A smart media company backs all its platforms while at the same time it positions its business for a digital future. It doesn’t denigrate the biggest revenue earner.
In sum, Fairfax panicked its staff, readers, advertisers, and shareholders into believing there is a crisis. Instead of providing a vision to its staff the management has talked down to its staff in a hectoring, demeaning way.
Yes trading conditions are tough, but it has made matters worse. And allowed the company to be vulnerable to cheap takeover.
News Ltd had a different PR approach. It has a surer feel for the future. And its acquisition of James Packer’s stake in Foxtel makes it now the equal owner with Telstra of pay TV, plus it has pocketed the Business Spectator/Eureka Report business into its portfolio to allow for a stronger paywall offering. It is better positioned for the future.
4. Paywall or not?
Fairfax announced this week that from 2013 it will charge for access to its content after “a great deal of analysis”. Yet only last year CEO Greg Hywood announced that Fairfax would not go down the paywall route introduced by News Ltd. “That is not our model,” he said, adding: “85% of our revenue comes from advertising, so we don’t want to reduce access, especially with competition just a click away. We want to increase the audience, not limit it.”
5. Tabloid fears
Fairfax says when its metro papers go tabloid there “will be no difference to the quality of the content”. Yet there is a real difference between The Age and SMH papers and their online counterparts. Now that the “digital” managers control the combined company, who knows whether the tabloid values of its online sites will be replicated by its tabloids.
Also why take so long to make the switch format? Fairfax has announced the change for March next year, yet it could be done next month. There is no requirement to make adjustments to the presses as they currently print tabloid sections every day.
Fairfax’s decision to shut its printing plants at Chullora and Tullamarine doesn’t mean print is dead. Fairfax is simply switching the printing to its many other regional printing plants. This is simply about better utilising spare print capacity within the group. And dumping a lot of staff and costs.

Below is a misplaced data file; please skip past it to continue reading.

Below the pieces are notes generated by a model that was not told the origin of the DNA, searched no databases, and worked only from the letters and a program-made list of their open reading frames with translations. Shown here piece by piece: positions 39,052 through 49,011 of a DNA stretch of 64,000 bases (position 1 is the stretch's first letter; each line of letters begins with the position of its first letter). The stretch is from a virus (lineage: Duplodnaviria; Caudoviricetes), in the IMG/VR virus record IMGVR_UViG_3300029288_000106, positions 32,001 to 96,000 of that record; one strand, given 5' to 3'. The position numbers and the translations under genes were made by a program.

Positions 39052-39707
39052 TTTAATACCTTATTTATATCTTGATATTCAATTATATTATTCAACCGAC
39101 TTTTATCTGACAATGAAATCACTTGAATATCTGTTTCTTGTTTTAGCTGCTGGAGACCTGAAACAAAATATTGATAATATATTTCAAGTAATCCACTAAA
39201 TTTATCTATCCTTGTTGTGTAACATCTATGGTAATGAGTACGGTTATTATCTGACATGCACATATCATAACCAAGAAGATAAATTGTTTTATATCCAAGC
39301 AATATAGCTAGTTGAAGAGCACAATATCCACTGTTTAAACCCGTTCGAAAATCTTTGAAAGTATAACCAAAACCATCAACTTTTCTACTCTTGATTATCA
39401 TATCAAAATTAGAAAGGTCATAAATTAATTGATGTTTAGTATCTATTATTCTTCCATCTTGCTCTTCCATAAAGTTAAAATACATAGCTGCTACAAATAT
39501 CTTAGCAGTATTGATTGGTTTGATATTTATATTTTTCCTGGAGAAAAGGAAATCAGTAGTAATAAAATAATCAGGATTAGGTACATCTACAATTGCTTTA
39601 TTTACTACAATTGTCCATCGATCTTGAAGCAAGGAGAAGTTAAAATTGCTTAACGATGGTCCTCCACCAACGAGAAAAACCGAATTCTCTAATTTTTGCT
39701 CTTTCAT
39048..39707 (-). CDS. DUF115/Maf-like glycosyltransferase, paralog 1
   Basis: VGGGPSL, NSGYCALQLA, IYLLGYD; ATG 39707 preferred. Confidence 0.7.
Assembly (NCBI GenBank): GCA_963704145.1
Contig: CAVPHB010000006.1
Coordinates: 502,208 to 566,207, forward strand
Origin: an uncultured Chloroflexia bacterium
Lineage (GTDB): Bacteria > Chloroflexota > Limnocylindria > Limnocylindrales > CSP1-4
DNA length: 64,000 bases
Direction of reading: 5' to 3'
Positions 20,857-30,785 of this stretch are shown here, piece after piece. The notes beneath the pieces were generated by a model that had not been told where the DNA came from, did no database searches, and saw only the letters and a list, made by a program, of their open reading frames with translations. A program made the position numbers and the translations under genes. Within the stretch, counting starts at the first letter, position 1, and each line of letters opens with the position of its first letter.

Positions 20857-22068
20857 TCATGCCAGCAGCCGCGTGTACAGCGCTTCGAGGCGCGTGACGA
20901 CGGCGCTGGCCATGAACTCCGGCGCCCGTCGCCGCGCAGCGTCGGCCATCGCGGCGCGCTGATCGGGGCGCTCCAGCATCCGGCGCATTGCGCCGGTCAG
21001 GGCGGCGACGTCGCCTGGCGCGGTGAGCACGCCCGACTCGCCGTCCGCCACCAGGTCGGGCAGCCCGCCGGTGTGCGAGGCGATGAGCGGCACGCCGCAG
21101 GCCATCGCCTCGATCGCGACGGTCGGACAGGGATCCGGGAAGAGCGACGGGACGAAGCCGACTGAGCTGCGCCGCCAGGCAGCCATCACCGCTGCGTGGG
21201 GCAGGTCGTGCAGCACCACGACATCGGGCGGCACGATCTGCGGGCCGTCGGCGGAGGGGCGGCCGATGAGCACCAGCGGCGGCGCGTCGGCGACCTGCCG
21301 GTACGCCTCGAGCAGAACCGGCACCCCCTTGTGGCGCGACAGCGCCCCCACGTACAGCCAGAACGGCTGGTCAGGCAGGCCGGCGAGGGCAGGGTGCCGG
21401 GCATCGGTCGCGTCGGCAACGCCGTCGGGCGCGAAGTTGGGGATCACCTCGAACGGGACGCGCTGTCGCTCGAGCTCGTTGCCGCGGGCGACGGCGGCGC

6. Lack of diversity of voices just got worse
Australia has three quality media voices, The Australian, SMH and The Age (excluding the specialist Australian Financial Review). The audience reach of all three has almost doubled with the addition of online and mobile devices. They still set the agenda for the morning talkback radio and TV news. There is greater concentration of media control and influence than at any other time.
With the decision by Fairfax to “nationalise” its reporting staff, that is, merge the Sydney and Melbourne reporting teams, the number of distinct voices will reduce to two: the merged Fairfax metros and The Australian.
If as expected Gina Rinehart takes control of Fairfax and appoints editors of her own choosing, then both The Australian and the Fairfax papers will share the same broad editorial voice: right-of-centre, pro-free market, climate change sceptics/deniers, and opposed to mining taxes or any other “impost” that stands in the way of creating wealth.
Australia will be left with one dominant and combined voice of the right. The only significant counterbalance will be from the ABC. But because it is taxpayer funded it is susceptible to interference by the government of the day. John Howard’s last Coalition government stacked three right-wingers onto the board and kept funding tight in an attempt to clip the wings of what it saw as its left-wing enemy.
But the Coalition has changed its view as spelled out by Malcolm Turnbull. Interviewed by The Conversation he said under a Coalition government the ABC will have a crucial role as a source of well-funded, independent news as the nation’s biggest newspapers continue their demise. “We don’t have any plans to do anything other than support the ABC. If there’s an Abbott government, I’ll be the communications minister and I’ll be responsible for the ABC.”
We believe Australian citizens must have a choice and range of views to allow for a robust competition of ideas, for proper democratic discourse and debate.
On a more hopeful note, yes, there are new players, including The Conversation. But in comparison to Fairfax and News Limited we are a minnow with only 350,000 unique readers a month. However, we aim to grow and expand our service. And if you support media diversity, we hope you will support us.
This article first appeared on The Conversation.